A bunker that functioned as a "governing" bunker was for Ambrose the pinnacle of good design. It tended to be one of only a few hazards on a hole, but its placement was so well conceived that you had to deal with it from the tee and on every shot thereafter.

Ambrose was an interesting guy. He spent a lot of energy advocating the virtues of inland architecture as found on courses around London. He thought they were under-appreciated and often over-looked in favor of the famous links courses. I think he is still right about that.  

Bob
« Last Edit: December 31, 2007, 01:10:19 PM by BCrosby »

Tony_Muldoon

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Re:Woking
« Reply #16 on: December 31, 2007, 12:51:52 PM »
Bob, can you please tell us a little about Ambrose and his writings? A quick Google tells me nothing.
on 29th May I am riding 100 Miles to help raise funds for Dementia Research. All donations are welcome.
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Bill_McBride

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Re:Woking
« Reply #17 on: December 31, 2007, 12:56:31 PM »
Ambrose was an interesting guy. He spent a lot of energy advocating the virtues of inland architecture as found on courses around London. He thought they were under-appreciated and often over-looked in favor of the famous links courses. I think he is still right about that.  

Bob

Perhaps a field trip to London is in order???  ??? ;D

Tony_Muldoon

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Re:Woking
« Reply #18 on: December 31, 2007, 01:02:46 PM »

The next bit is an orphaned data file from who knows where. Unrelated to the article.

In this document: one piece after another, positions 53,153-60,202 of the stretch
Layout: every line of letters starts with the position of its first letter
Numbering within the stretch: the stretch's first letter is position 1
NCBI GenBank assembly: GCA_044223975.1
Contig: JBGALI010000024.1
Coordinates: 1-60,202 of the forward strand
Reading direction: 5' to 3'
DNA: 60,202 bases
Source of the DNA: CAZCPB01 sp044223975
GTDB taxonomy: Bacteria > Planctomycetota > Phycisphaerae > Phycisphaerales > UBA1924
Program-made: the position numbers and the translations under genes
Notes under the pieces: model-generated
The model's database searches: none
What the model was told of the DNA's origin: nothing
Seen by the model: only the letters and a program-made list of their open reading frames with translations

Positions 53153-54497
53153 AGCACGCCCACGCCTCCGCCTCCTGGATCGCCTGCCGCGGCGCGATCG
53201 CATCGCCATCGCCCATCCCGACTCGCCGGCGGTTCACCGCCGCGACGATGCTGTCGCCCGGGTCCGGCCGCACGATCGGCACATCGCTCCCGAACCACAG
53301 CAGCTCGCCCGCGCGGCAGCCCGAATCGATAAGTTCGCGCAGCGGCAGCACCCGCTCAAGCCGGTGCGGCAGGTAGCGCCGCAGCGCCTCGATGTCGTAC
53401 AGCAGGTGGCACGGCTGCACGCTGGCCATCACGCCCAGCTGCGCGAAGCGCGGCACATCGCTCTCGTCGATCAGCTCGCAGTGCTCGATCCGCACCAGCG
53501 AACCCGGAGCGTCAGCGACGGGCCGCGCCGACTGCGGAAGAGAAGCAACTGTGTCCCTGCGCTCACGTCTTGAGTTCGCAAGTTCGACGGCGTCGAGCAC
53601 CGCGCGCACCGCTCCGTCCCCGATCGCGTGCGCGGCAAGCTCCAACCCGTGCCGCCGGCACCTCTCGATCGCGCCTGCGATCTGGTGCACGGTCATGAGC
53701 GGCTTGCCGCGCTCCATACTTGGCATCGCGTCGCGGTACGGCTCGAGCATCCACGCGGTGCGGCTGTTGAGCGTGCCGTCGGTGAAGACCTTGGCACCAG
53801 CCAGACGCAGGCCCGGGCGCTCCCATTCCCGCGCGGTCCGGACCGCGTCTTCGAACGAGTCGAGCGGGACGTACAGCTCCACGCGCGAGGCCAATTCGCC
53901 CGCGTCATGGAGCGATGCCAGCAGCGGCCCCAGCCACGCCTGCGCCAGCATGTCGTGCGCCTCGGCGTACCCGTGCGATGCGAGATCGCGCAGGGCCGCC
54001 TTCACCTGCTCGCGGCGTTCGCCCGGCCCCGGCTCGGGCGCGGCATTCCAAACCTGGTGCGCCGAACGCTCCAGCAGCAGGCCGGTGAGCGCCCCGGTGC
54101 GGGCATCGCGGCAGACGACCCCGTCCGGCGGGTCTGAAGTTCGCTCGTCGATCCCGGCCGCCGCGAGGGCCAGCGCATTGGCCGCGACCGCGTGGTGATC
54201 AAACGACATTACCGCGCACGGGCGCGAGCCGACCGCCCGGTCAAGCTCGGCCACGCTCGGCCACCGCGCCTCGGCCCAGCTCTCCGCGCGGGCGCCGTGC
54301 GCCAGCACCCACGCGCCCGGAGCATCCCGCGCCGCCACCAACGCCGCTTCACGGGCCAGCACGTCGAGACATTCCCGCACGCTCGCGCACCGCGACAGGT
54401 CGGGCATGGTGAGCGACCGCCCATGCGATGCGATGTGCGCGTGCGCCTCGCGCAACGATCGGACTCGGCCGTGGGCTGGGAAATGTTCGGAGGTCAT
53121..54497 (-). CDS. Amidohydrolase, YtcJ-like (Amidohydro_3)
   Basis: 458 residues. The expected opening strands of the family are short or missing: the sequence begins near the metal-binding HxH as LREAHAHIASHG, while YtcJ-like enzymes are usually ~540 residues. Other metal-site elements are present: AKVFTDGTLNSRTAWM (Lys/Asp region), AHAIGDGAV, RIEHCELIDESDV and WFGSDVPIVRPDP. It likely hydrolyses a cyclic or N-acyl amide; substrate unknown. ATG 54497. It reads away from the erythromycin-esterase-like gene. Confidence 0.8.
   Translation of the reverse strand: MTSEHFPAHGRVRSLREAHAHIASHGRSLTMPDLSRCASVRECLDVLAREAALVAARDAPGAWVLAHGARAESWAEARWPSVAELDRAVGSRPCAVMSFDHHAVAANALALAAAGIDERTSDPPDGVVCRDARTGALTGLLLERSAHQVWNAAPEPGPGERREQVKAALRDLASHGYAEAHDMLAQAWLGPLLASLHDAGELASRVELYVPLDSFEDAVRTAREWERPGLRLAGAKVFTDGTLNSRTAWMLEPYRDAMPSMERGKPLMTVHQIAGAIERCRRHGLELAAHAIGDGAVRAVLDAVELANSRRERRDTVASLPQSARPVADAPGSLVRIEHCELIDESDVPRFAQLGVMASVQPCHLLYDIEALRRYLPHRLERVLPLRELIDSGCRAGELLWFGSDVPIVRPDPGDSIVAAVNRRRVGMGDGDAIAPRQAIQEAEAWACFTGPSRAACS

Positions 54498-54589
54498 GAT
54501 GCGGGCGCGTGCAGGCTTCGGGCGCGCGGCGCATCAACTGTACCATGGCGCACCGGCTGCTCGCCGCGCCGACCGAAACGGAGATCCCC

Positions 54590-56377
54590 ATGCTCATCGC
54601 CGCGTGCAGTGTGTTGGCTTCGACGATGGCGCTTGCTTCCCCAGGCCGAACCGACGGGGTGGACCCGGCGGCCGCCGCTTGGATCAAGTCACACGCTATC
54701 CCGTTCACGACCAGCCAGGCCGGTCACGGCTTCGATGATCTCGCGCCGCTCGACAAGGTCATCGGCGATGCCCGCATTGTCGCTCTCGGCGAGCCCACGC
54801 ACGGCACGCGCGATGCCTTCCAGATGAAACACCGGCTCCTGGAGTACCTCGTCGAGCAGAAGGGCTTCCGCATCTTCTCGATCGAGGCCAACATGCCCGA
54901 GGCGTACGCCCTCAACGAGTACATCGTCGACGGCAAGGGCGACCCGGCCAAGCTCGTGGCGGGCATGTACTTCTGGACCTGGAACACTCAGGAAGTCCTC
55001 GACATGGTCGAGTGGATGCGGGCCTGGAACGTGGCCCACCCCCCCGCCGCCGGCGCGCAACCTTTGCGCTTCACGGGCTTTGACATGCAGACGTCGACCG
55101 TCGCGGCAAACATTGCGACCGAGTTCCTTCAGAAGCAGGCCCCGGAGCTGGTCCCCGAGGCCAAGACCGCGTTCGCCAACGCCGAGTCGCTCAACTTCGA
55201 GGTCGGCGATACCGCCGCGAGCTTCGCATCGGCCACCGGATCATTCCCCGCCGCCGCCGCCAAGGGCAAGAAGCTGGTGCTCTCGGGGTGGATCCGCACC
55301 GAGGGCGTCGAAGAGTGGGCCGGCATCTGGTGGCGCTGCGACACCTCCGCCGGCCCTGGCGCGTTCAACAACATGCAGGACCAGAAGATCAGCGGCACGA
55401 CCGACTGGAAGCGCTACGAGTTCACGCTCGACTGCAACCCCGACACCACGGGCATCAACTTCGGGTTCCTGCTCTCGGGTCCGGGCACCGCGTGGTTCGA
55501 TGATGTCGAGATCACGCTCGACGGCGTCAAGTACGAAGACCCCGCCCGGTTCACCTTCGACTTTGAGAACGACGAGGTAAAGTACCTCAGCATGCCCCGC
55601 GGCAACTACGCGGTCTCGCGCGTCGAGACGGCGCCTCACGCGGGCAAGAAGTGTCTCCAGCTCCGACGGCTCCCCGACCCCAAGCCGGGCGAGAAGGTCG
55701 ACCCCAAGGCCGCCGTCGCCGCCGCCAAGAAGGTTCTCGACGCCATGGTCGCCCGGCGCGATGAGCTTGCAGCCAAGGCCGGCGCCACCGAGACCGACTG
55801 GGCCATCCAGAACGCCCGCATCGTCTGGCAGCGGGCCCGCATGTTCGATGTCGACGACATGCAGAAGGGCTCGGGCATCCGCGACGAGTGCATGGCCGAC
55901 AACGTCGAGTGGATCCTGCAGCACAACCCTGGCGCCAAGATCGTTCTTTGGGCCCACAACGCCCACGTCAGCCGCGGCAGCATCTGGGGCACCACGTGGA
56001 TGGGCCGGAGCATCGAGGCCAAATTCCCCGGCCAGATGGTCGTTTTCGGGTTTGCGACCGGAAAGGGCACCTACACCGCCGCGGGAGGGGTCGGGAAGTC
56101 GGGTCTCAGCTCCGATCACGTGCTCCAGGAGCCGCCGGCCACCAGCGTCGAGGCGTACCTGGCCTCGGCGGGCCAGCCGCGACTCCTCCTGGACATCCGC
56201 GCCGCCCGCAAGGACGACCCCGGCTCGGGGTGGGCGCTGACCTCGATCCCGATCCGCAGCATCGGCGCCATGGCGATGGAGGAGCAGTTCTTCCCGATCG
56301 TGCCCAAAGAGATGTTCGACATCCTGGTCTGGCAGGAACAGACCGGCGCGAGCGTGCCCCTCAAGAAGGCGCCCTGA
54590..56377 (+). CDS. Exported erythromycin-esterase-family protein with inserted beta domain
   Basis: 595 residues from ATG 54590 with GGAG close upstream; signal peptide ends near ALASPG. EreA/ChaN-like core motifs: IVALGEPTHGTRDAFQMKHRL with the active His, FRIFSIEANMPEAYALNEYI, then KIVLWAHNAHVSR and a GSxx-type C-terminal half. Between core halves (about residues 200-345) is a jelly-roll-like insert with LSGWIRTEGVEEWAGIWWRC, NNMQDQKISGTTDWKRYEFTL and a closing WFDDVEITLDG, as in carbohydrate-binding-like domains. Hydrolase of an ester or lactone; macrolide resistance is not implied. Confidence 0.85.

Come over soon and bring the happy bride. ;D
on 29th May I am riding 100 Miles to help raise funds for Dementia Research. All donations are welcome.
https://www.justgiving.com/fundraising/ridelondon-tonymuldoon

BCrosby

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Re:Woking
« Reply #19 on: December 31, 2007, 01:19:21 PM »
Ambrose was an interesting guy. He spent a lot of energy advocating the virtues of inland architecture as found on courses around London. He thought they were under-appreciated and often over-looked in favor of the famous links courses. I think he is still right about that.  

Bob

Perhaps a field trip to London is in order???  ??? ;D

Absolutely, but have you checked out the confiscatory exchange rates recently? I'm all for supporting the economy of Merry Olde England, but jeez.

I never thought I would say this but with current exchange rates, Pebble Beach is starting to look like a bargain.

Bob  

Bill_McBride

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Re:Woking
« Reply #20 on: December 31, 2007, 01:53:32 PM »
Ambrose was an interesting guy. He spent a lot of energy advocating the virtues of inland architecture as found on courses around London. He thought they were under-appreciated and often over-looked in favor of the famous links courses. I think he is still right about that.  

Bob

Perhaps a field trip to London is in order???  ??? ;D

Absolutely, but have you checked out the confiscatory exchange rates recently? I'm all for supporting the economy of Merry Olde England, but jeez.

I never thought I would say this but with current exchange rates, Pebble Beach is starting to look like a bargain.

Bob  

I'm not sure why, but the pound is actually down 5% the past few weeks - it was up to $2.09  :o  but today is $1.98.  Go figure, it's still a lot worse than my first trip over when it was $1.49.

TEPaul

Re:Woking
« Reply #21 on: January 01, 2008, 11:06:05 AM »
BobC:

To your knowledge what-all newspapers or other publications did Charles Ambrose write for and for how long? I realize he was an occassional contributor to London's FIELD.